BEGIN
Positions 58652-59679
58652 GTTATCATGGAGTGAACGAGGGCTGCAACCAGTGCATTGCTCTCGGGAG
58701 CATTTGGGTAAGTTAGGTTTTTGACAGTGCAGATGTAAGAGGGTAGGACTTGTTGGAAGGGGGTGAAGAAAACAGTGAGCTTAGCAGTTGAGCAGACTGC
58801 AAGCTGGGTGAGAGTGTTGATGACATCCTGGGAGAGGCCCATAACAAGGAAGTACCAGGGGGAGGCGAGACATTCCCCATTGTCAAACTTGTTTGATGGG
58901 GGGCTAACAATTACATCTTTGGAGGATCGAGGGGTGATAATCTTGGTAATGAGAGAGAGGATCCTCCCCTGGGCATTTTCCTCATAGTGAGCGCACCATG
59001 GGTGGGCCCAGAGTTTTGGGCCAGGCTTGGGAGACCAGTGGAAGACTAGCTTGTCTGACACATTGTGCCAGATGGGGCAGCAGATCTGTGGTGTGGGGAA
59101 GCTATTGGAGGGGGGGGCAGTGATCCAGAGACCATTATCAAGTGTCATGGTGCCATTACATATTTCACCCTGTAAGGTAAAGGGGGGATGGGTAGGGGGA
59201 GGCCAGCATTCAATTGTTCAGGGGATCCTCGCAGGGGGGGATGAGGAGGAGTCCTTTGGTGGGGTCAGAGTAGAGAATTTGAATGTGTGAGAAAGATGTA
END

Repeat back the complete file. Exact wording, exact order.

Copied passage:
Positions 58652-59679
58652 GTTATCATGGAGTGAACGAGGGCTGCAACCAGTGCATTGCTCTCGGGAG
58701 CATTTGGGTAAGTTAGGTTTTTGACAGTGCAGATGTAAGAGGGTAGGACTTGTTGGAAGGGGGTGAAGAAAACAGTGAGCTTAGCAGTTGAGCAGACTGC
58801 AAGCTGGGTGAGAGTGTTGATGACATCCTGGGAGAGGCCCATAACAAGGAAGTACCAGGGGGAGGCGAGACATTCCCCATTGTCAAACTTGTTTGATGGG
58901 GGGCTAACAATTACATCTTTGGAGGATCGAGGGGTGATAATCTTGGTAATGAGAGAGAGGATCCTCCCCTGGGCATTTTCCTCATAGTGAGCGCACCATG
59001 GGTGGGCCCAGAGTTTTGGGCCAGGCTTGGGAGACCAGTGGAAGACTAGCTTGTCTGACACATTGTGCCAGATGGGGCAGCAGATCTGTGGTGTGGGGAA
59101 GCTATTGGAGGGGGGGGCAGTGATCCAGAGACCATTATCAAGTGTCATGGTGCCATTACATATTTCACCCTGTAAGGTAAAGGGGGGATGGGTAGGGGGA
59201 GGCCAGCATTCAATTGTTCAGGGGATCCTCGCAGGGGGGGATGAGGAGGAGTCCTTTGGTGGGGTCAGAGTAGAGAATTTGAATGTGTGAGAAAGATGTA